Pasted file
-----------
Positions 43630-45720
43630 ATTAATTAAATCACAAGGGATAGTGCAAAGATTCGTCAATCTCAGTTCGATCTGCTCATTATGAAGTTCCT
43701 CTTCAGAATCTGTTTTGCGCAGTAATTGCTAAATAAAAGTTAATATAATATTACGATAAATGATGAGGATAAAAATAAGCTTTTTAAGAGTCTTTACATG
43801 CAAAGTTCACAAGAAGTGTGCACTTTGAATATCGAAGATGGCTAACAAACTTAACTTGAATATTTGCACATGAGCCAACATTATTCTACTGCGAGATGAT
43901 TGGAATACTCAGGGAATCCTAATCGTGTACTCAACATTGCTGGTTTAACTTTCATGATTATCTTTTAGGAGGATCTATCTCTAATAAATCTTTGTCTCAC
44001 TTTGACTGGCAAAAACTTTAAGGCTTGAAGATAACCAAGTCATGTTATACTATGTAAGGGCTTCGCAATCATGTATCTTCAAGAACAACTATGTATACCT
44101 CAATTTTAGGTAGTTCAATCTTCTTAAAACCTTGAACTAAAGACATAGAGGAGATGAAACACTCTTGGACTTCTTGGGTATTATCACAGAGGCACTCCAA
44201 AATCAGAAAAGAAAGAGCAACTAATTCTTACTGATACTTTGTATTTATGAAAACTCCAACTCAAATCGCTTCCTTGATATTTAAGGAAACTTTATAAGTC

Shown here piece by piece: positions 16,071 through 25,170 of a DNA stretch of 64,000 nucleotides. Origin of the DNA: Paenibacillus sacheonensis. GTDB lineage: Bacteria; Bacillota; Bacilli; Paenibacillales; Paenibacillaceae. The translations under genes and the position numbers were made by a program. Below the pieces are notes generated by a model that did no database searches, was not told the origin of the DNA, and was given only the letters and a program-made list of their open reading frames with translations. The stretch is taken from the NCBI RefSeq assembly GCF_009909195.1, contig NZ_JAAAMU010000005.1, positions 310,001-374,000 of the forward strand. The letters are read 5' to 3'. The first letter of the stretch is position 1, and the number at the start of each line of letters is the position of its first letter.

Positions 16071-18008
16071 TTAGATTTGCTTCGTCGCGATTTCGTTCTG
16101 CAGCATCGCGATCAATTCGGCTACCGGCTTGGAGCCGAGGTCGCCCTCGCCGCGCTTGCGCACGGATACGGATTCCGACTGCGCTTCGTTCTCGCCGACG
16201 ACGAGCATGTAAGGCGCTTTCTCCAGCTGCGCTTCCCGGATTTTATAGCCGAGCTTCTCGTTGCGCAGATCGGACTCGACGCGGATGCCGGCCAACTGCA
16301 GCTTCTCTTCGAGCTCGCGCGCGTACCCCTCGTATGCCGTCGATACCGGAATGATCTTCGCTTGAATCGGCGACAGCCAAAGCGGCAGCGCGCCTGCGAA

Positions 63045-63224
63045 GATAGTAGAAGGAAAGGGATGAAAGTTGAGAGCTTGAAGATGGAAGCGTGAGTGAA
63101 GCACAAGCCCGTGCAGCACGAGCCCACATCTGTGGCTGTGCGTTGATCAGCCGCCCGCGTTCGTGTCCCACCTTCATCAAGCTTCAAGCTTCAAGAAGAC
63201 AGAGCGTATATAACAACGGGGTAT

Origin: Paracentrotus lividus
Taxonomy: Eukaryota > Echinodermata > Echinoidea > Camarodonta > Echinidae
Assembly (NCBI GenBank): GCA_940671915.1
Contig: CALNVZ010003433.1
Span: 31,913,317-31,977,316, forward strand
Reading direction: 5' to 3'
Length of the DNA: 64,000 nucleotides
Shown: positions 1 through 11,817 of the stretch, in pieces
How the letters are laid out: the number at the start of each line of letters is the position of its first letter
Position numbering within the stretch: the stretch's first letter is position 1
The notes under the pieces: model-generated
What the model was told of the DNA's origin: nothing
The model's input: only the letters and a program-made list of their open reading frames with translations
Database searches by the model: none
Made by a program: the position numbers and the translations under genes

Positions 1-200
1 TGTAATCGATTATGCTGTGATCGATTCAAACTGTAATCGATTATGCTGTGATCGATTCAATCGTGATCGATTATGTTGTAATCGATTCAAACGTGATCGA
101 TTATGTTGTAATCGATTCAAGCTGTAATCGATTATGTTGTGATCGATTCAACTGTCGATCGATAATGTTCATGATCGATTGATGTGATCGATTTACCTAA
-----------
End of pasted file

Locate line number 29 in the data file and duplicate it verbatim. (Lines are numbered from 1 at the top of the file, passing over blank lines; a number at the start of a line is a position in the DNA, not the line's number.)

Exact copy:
The notes under the pieces: model-generated